Teenagers today have never known a world without the internet, which may be why half of all adolescents say they’re addicted to their digital devices. In her new documentary “Screenagers,” Dr. Delaney Ruston explores why young people are so drawn to social media and video games and what effect it’s having on their brains. Ruston joins William Brangham to share what she’s learned.

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        5 Benefits of Microlearning Based Training for Learners Infographic - e-Learning Infographics

        5 Benefits of Microlearning Based Training for Learners Infographic - e-Learning Infographics | Mobile Learning in Higher Education | Scoop.it
        The infographic outlines why “less is more” and highlights the top 5 Benefits of Microlearning based Training for Learners.

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        Tony Guzman's curator insight, May 24, 3:04 PM
        This infographic helps explain what microlearning is and how it can benefit students and workforce training.
        Harriet Rolfe's curator insight, May 25, 10:16 PM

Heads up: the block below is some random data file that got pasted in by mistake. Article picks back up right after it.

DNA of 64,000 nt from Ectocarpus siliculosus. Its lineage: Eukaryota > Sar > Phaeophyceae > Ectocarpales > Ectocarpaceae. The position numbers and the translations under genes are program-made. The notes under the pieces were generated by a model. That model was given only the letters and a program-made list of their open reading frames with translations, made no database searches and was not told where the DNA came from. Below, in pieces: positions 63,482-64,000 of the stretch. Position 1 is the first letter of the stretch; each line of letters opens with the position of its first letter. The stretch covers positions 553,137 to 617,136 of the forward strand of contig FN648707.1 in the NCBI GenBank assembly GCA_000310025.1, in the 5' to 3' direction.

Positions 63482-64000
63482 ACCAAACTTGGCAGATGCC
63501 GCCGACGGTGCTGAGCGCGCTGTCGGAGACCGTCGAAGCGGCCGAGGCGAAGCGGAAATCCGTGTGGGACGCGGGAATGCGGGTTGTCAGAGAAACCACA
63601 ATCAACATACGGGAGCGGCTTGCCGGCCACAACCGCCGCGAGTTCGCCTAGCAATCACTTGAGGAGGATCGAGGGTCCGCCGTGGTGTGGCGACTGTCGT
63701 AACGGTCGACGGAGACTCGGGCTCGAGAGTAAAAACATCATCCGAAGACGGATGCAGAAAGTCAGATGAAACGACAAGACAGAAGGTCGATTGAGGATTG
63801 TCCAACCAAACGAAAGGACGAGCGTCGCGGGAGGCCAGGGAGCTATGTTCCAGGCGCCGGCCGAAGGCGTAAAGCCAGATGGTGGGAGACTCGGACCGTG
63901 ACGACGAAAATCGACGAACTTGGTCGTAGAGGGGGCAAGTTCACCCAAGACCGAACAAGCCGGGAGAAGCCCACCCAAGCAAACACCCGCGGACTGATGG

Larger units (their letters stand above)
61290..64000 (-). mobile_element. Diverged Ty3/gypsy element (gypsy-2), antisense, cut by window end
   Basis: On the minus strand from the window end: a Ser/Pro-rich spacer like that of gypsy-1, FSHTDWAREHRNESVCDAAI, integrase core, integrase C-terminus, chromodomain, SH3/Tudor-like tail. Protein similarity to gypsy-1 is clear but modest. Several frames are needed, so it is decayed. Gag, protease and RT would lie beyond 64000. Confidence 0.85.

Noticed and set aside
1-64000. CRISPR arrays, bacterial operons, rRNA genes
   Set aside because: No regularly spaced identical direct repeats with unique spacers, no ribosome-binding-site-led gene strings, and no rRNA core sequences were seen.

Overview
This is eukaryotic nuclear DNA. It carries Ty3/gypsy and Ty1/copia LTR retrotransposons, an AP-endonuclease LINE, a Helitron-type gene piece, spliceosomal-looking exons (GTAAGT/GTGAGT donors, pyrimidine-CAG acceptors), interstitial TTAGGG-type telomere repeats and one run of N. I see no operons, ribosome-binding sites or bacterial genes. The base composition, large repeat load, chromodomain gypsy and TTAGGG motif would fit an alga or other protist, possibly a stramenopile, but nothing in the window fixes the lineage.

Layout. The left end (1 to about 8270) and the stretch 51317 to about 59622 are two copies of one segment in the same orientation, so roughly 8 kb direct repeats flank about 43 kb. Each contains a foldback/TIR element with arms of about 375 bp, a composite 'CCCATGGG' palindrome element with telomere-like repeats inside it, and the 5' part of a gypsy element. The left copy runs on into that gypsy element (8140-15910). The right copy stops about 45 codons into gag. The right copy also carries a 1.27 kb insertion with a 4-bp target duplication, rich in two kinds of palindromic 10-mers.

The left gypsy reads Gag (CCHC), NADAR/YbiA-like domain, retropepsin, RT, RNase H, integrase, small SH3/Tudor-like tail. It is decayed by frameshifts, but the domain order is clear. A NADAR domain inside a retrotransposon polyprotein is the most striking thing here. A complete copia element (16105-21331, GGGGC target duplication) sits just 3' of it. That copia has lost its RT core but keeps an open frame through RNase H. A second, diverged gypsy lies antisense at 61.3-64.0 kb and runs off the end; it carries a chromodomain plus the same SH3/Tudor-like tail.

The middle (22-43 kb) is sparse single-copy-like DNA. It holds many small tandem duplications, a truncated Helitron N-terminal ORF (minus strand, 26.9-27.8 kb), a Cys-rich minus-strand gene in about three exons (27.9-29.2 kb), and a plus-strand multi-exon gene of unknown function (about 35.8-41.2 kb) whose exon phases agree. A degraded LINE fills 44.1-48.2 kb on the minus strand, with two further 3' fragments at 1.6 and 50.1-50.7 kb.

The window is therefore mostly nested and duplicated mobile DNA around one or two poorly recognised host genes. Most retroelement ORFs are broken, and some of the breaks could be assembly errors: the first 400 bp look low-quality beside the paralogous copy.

This is a technique that really fits with 21st Century Learners- great use of an infographic to highlight the effective use of short, sharp and focused information nuggets. 

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        Viewing mobile learning from a pedagogical perspective | Kearney | Research in Learning Technology

        Viewing mobile learning from a pedagogical perspective | Kearney | Research in Learning Technology | Mobile Learning in Higher Education | Scoop.it
        Viewing mobile learning from a pedagogical perspective
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        Students' Mobile Learning Practices in Higher Education: A Multi-Year Study

        Students' Mobile Learning Practices in Higher Education: A Multi-Year Study | Mobile Learning in Higher Education | Scoop.it

        Key Takeaways


        Two university-wide surveys about students' mobile technology ownership and learning practices show that mobile device ownership is high and continues to increase among students.

        Students and instructors need technical, logistical, and pedagogical support for integrating mobile devices and apps in formal and informal learning environments.

        Continuous support and targeted training resources at the University of Central Florida have produced positive changes in students' mobile learning practices.

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        Don’t design for mobile, design for mobility

        Don’t design for mobile, design for mobility | Mobile Learning in Higher Education | Scoop.it

         

        MOBILITY IS ABOUT THE CONTEXT, NOT THE DEVICE